“Tell me about her,” Ileana prompted, and he could hear in her voice that she was smiling, too.
         “Oh, no…”  Chess felt his face heating up now, after his honest words.  He glanced quickly at her face.  “She’s long gone.  Off to war, overseas.  And I stayed here.”  He focused again on the scissors and sought for some way to change the subject.
         “So… you would really shave off your hair?” he asked.
         Ileana laughed softly.  “If I could get hold of a razor… oh yeah!”
         “Well, no razors here,” Chess answered glumly, remembering his scruffy chin.
         “Right.  No Razors,” Ileana echoed, sounding amused and satisfied.
         After a moment, Chess looked at her again.  “Were you happy there?”
         “Would you think badly of me if I said yes?” Ileana asked in a near-whisper.
         “Just the opposite,” Chess murmured.  “You love him.  You liked your life there… but you had to do what was right, even if it meant losing all that.”  And then he asked, “Do you think he’s after us?”
         “Razor hates to lose,” Ileana answered reluctantly.  “Are you sorry that you let me come along?”
         Chess tried not to think about the possibility of Razor finding them.  He shrugged and managed a chuckle.  “Can anyone stop you once you’ve made up your mind to do something?” he asked.

Continued next page...


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A Living Sacrifice

Well, I have enjoyed your work ever since the Joseph Campbell interviews you did twenty five years ago.  That’s how I found out that I was the Hero with a Thousand Faces.
-Stephen Colbert interview with Bill Moyers (10 January 2012)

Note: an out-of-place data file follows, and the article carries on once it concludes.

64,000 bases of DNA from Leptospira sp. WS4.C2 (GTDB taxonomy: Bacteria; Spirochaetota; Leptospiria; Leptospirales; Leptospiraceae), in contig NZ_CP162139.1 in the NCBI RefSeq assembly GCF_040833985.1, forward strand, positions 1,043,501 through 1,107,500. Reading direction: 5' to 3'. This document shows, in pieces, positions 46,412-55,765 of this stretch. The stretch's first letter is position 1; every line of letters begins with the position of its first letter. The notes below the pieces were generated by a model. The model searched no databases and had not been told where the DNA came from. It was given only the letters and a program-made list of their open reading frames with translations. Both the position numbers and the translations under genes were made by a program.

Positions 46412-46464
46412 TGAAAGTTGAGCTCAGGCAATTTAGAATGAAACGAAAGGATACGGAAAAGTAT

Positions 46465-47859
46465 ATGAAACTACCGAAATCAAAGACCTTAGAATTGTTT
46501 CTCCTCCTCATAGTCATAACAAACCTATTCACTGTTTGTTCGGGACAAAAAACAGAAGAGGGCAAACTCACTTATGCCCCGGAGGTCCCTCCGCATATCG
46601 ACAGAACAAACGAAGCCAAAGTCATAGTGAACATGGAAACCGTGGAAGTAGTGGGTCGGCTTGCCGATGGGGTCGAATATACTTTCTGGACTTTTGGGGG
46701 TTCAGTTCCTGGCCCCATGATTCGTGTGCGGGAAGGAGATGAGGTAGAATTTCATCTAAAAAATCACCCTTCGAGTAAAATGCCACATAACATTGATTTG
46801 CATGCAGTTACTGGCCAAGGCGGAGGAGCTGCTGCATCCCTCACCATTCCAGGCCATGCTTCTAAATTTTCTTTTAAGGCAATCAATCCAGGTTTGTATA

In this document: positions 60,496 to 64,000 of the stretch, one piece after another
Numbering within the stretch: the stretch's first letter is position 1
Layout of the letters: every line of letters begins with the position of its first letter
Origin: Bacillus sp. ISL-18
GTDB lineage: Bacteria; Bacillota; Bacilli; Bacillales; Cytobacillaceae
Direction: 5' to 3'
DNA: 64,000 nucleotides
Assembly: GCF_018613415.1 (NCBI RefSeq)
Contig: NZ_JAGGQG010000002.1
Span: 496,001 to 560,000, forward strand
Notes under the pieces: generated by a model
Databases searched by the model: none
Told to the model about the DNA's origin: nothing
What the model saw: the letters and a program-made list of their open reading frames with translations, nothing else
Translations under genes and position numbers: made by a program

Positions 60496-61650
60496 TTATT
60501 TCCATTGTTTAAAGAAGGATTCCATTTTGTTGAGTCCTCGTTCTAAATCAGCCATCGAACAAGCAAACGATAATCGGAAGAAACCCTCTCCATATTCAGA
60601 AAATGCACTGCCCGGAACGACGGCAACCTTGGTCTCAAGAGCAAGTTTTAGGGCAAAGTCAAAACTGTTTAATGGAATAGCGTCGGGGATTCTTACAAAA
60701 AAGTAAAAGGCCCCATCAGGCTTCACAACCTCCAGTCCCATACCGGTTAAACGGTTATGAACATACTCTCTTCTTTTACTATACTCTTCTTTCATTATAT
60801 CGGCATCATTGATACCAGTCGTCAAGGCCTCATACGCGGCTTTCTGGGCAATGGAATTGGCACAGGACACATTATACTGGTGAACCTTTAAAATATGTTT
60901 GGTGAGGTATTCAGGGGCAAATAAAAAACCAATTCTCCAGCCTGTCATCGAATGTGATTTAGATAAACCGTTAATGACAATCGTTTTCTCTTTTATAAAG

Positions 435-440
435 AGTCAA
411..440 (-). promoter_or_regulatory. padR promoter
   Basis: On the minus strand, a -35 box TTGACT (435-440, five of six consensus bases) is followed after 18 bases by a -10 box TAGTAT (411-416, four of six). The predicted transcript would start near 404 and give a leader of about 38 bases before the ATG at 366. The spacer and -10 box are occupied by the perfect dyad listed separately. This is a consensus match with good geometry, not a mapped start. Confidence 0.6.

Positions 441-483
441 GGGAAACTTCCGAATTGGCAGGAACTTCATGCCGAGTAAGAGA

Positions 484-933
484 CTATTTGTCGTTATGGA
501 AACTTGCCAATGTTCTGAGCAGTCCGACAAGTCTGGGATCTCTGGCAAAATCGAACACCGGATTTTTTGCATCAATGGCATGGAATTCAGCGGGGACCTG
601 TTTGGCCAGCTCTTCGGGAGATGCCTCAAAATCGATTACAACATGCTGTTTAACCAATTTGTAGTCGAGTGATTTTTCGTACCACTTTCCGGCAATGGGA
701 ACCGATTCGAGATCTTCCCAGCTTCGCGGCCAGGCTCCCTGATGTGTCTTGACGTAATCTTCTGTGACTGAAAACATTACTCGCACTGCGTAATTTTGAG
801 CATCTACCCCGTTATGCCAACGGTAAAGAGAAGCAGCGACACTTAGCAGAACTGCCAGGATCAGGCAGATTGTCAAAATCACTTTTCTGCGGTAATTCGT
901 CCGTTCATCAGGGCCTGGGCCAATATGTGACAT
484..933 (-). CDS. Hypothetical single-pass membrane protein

The idea of sacrificing in order to gain some advantage for the tribe is not always so deadly literal in mythology.  Joseph Campbell’s often-quoted idea of “the hero with a thousand faces” deals inherently with the sacrifice of the hero, but in this case it is a sacrifice of time and energy rather than of life.  The basic story is that the hero leaves his familiar place of safety and comfort and ventures out into the dangerous wilderness of the unknown.  There, he undergoes some great trial, and emerges from that central conflict in possession of something -- for example, a magical object, the favor of a god, secret knowledge, fire, etc. -- that can make life better in some way for his own people.  (The hero does not always win, either, in the way that we imagine someone like Hercules to defeat all enemies.  In fact, Gilgamesh, king of Uruk, did not achieve the intended goal of his great quest.  He did, however, return with something that had great potential to help his subjects.  In his case, it was the knowledge that he gained, which made him a far wiser leader.)
         Campbell’s proposal is that the same basic story is repeated over and over again in mythologies from every place and every time period, with only the setting and circumstances of the story changing.  The basic idea is of sacrificing in order to gain something desirable.  From this repetition, one could easily infer that it is human nature to believe that nothing worthwhile is gained without sacrifice, struggle, and/or suffering.